Some in agriculture fear a trade deal with China will leave farm trade worse off than before the trade war began. Bloomberg News reports that some farmers are unnerved by Trump’s enthusiasm for tariffs and his tendency to pick industry winners and losers.
Mark Powers, president of the Northwest Horticultural Council, says tariffs are expected to remain on cherries this year, adding the retaliatory tariffs costs Northwest cherry growers $96 million last year, as sales dropped 41 percent. President Trump has previously said of the negotiations that tariffs on China would be lasting “a substantial period of time” after an agreement is entered.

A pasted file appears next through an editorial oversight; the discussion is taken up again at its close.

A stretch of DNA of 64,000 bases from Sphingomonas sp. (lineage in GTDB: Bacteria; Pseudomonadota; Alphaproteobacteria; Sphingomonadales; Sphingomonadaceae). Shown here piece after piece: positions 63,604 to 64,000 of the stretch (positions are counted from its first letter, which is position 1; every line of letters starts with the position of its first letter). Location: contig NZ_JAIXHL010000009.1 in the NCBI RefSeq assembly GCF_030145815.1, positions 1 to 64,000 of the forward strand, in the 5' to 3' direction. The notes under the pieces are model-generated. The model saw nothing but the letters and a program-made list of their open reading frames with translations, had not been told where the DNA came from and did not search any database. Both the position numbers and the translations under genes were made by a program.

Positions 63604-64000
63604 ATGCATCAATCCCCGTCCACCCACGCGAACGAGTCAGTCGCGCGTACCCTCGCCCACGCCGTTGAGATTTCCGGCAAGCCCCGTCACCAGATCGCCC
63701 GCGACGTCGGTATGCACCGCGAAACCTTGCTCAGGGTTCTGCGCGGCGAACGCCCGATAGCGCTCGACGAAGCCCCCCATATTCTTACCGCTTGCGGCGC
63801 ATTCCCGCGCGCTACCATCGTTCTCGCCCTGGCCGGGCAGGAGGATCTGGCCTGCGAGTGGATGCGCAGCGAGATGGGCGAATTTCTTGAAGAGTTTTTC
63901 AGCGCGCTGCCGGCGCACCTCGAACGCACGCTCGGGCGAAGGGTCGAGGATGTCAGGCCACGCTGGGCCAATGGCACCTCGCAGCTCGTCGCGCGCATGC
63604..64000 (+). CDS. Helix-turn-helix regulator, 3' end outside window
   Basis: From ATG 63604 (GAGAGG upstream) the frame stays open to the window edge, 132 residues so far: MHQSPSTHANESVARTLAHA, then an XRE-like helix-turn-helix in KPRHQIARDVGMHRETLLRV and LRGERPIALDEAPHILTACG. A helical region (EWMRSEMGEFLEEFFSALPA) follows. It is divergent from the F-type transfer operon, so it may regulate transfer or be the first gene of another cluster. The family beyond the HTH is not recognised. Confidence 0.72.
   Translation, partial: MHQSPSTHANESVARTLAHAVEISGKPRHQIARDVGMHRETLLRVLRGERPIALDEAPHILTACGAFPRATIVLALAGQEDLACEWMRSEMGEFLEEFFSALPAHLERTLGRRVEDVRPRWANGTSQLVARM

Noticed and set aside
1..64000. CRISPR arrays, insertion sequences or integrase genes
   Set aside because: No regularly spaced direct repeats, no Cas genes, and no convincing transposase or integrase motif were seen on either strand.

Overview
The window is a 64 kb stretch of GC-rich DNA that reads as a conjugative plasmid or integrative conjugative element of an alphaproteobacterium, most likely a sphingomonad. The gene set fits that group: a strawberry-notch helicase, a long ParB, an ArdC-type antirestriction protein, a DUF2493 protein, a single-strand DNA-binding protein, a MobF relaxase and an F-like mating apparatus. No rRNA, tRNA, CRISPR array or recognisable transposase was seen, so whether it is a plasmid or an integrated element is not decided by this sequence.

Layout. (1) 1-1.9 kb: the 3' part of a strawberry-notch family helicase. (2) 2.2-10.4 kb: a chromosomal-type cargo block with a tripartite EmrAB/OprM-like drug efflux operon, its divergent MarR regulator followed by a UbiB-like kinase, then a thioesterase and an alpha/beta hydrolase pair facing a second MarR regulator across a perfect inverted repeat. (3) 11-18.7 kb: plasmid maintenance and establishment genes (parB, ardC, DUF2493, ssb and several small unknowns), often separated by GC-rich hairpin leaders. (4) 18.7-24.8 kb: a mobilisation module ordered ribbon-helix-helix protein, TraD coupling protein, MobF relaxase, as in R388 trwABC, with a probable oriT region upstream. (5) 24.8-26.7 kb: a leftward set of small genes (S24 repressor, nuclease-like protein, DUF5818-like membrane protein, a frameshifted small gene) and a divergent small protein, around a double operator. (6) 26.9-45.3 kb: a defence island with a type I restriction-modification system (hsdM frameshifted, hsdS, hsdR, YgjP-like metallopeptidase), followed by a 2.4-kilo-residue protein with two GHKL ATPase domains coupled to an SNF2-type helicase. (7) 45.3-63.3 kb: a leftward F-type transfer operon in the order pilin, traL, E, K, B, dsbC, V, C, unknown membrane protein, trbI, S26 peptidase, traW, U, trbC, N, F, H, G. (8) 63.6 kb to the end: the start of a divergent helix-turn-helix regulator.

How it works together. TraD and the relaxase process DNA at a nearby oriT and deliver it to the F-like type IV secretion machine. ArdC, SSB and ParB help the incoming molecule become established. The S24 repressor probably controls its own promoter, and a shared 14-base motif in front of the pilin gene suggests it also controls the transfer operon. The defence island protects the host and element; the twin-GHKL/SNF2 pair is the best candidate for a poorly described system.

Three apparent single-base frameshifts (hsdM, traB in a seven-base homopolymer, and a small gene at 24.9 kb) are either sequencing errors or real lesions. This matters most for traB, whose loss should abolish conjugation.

Agriculture groups fear that would allow China to continue retaliatory tariffs on U.S. agricultural products. However, Jim Sutter of the U.S. Soybean Export Council told Bloomberg it doesn’t seem likely the tariffs would continue, stating he “would be surprised if the Chinese found that an acceptable solution.” Talks between the U.S. and China continue as the Trump administration seeks to wrap up an agreement soon.